MR. BLANKLEY: I mean, of course. But look, I mean, in politics you do a couple of things in a campaign; you try to get people to want to vote for you, you find who they are, and you get them to the polls. That third point is Politics 101. And of course, everyone has a right to get their own voters to the polls. I don't know why some Republicans, frankly, wandered around town complaining that it seemed unfair that the black and Hispanic vote was got out for the Democratic Party.



MR. PAGE: Horrors. Horrors. What a shock! (Laughter.)



MS. CLIFT: And, you know, Al Gore actually delivered that "Bullworth" riff in Spanish. And he spoke Spanish at rallies in the Bronx and Los Angeles. I mean, knowing Spanish is now a prerequisite to running.



MR. MCLAUGHLIN: Do you think he's onto something with this rap business? (Laughter.)



MS. CLIFT: Ah -- (laughs).



MR. MCLAUGHLIN: I think you do!



MS. CLIFT: Well --



MR. PAGE: That, to you, is rap, John?



MR. BUCHANAN: John, it's a cross between Jesse Jackson and Warren Harding's return to normalcy stuff. (Laughter.) You go back -- look --



MR. PAGE: Rope-a-dope.



MR. BUCHANAN: Look, let me talk about the Hispanic vote and the black vote. Republican governors have always been able at times to do extremely well there, but when you run in a presidential election, it is an entirely different thing. With regard to the Hispanic vote, let me tell you the Republican problem. More -- by millions, they're becoming citizens and the ones that are becoming citizens are very poor or they're working class and they believe in government. And so they vote for the party of government. Republicans are importing, quite frankly, their own ultimate demise.



MS. CLIFT: Yeah, but you're --



MR. MCLAUGHLIN: I think it should be pointed out that George Bush cannot win an election with a coalition such as he built in Texas. He's got to get the white males on board, the estranged white males, 45 years of age and --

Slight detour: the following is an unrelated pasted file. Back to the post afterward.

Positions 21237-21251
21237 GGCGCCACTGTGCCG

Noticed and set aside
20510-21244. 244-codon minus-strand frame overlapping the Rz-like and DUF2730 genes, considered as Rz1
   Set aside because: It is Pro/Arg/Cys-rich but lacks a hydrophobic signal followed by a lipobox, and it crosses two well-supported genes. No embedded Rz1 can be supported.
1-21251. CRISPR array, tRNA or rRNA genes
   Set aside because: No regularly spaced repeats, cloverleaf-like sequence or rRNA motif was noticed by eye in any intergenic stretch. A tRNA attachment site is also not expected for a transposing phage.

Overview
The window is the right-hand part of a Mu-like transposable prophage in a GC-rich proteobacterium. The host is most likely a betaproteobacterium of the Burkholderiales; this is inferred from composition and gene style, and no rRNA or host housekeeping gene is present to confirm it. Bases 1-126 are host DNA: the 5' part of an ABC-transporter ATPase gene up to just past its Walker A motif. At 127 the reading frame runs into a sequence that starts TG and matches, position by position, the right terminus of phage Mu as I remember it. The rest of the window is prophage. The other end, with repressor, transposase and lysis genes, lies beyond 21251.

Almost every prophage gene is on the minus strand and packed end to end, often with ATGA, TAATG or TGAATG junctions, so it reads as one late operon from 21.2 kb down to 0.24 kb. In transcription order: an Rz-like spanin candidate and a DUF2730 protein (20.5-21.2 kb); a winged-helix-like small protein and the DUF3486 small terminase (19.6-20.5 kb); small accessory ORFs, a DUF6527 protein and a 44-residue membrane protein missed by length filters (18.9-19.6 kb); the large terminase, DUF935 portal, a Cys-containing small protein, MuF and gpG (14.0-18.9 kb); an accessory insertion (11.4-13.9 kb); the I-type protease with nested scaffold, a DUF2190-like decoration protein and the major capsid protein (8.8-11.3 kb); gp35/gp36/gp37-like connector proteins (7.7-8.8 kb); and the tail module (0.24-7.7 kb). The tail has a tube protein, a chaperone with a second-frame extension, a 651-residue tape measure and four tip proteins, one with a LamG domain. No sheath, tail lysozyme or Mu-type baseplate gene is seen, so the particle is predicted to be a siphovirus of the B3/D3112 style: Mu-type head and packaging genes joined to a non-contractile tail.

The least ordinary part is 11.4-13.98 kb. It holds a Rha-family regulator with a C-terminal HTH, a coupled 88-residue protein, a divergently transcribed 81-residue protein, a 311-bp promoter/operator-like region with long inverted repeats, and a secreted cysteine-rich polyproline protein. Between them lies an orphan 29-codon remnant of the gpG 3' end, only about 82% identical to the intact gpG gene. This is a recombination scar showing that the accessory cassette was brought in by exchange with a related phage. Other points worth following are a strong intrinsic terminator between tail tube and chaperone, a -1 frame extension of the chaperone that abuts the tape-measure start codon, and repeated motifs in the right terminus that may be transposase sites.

MR. BUCHANAN: Well, he'll get them,(?? but to get them??), he's going to lose the Hispanic and black vote in a national election.



(Cross talk.)



MR. MCLAUGHLIN: Yeah, but I think ???? me to believe that you could do this with that kind of a coalition.



MR. PAGE: One thing Pat is missing, though --



MR. MCLAUGHLIN: Furthermore, that the Hispanics are not equally spread throughout the United States.



MR. PAGE: Right. One thing Pat is missing, and you really ought to take credit for it, Pat, because you were part of it, which is that the national Republican Party is different from the state and local party. The campaigns are run differently, for the last 30 years -- the big problem is the Republicans are too dependent upon TV commercials and not on grassroots organizing, getting out that vote like the Democrats did.



MS. CLIFT: You're right.



MR. MCLAUGHLIN: Okay. Okay. Since you're doing so well, Clarence, we're going to give you your own issue.



MR. : ???



MR. MCLAUGHLIN: Okay -- the race card! (Laughter.)



MR. ??????? (White House spokesman): (From videotape.) We are getting reports, still very spotty and sporadic, of Republican efforts, in fact, to try to scare African Americans --



MR. MCLAUGHLIN: In a sudden, 11th-hour flurry of accusations before last Tuesday's election, Democrats charged that Republicans were using -- get this -- "armed guards and video cameras" to scare blacks away from the polls. The president's spokesman said the White House had gotten its information directly from the unquestionably reliable Democratic National Committee. Scare radio ads pressed the effort to spur an outraged black turnout.



AD ANNOUNCER: (From videotape.) When you don't vote, you let another church explode. When you don't vote, you allow another cross to burn. When you don't vote, you let another assault wound a brother or sister. When you don't vote, you let the Republicans continue to cut school lunches and Head Start.



MR. MCLAUGHLIN: Even the president, who had maintained a Hillary-dictated low profile throughout the campaign, surfaced on Sunday at a black church in Maryland to tell the faithful that the Republicans were up to no good.



PRESIDENT CLINTON: (From videotape.) We got news yesterday that there's actually an effort to keep African Americans and other minority voters from voting, and voter intimidation in Maryland and six or seven other states --



MR. MCLAUGHLIN: The Democratic strategy worked magnificently. A staggering 11 percent of all voters in Tuesday's election were blacks. That's a 20 percent increase of black voters over 1994, the last mid-term election.



Question: Does the White House race baiting, Clarence, alone explain the high African American turnout?



MR. PAGE: I wouldn't call it race baiting, John. I would call it good grass-roots campaigning. That's what it's all about. Tony spoke to it earlier.